You’ve used oil paint since you were a kid. How did your training affect what you’re doing now?
I totally fell in love with oil paint as a material at a young age, and feel like I have a very deep relationship with it. I learned how to paint primarily from life, and studied my own face a lot as a way to practice. I think a part of this relationship to self-portraiture is a means of trying to understand or connect to my physical body, understanding the boundaries of my specific identity. I’ve fluctuated through different painting styles over the years and departed from my classical training for a more gestural, surreal style for a while. Recently, I’ve been kind of merging the two, rendering these more fantastical and colorful scenes in a tighter, three-dimensional way to create the illusion of a complete alternate world.
Are you trying to capture how we feel inside or how we feel we are perceived by others?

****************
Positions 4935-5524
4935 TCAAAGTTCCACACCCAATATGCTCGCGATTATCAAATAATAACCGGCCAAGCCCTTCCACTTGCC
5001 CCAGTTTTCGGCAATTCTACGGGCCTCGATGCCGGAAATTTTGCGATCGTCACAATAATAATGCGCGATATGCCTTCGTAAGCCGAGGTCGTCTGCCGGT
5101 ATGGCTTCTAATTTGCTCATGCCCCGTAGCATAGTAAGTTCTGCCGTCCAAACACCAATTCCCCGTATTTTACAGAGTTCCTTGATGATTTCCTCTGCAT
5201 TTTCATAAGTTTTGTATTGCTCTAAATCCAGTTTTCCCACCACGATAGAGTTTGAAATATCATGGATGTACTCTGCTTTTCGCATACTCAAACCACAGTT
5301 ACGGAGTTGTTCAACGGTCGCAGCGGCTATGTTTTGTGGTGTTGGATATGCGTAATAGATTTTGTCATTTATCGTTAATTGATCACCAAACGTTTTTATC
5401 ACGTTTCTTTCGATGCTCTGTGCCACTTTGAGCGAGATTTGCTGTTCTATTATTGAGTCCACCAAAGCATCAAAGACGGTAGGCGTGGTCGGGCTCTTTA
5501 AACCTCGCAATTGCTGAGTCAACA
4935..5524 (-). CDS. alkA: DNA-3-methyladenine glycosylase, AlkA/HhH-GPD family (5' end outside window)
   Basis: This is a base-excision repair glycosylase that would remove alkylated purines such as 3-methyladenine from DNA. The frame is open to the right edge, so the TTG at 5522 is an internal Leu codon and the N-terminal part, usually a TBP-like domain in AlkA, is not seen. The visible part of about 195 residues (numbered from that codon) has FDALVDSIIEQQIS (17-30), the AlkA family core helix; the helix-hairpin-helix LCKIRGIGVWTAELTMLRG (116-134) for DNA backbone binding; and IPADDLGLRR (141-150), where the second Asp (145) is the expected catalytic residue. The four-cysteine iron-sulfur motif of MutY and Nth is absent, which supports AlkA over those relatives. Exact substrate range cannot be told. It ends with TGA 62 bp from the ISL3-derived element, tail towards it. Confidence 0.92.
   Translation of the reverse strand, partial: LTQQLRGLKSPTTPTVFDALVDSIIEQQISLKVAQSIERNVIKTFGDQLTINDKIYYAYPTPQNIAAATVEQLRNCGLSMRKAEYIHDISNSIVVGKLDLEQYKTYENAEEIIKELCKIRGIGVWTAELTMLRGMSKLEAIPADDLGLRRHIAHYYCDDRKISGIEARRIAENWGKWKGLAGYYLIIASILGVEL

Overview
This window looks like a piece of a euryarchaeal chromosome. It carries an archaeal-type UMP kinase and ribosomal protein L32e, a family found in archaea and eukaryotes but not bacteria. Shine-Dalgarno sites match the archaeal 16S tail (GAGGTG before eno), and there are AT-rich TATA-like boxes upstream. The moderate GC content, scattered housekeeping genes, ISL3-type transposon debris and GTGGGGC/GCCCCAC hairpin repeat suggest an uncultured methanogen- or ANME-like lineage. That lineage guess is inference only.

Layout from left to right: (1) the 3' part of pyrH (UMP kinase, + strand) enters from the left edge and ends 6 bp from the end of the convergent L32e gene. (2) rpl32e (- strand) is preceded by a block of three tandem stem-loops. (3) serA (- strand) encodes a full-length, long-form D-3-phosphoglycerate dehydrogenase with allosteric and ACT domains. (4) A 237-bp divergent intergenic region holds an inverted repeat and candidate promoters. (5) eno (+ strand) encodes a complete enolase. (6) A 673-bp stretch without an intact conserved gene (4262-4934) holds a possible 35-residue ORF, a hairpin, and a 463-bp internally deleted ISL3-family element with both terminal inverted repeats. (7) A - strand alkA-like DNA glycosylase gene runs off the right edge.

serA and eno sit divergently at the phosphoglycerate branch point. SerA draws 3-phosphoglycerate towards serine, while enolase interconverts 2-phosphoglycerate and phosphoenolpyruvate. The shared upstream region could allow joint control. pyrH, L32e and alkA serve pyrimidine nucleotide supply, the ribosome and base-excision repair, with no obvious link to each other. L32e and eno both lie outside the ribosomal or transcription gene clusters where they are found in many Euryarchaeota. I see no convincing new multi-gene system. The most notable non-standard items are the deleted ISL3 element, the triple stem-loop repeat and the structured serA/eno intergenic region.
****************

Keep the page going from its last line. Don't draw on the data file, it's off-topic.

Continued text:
I guess both. I’m really interested in depicting how it feels, psychologically and somatically, to be alive right now, and that applies both to the ways we feel about ourselves and about others.
Do your paintings take the lead when it comes to composition? Do you start with a sketch?
I’ll usually start with an idea, gather source material for it, do a rough compositional sketch, and then work on the canvas.
The composition sort of naturally creates itself as I lay out the components of the painting, and the initial idea changes a lot with each step of the process. I often work in larger series of paintings, creating a cohesive body of work that contains its own composition and direction of ideas. I like making specific work for each show I do because I want the paintings to work as one larger piece.
How is living in LA influencing your work right now?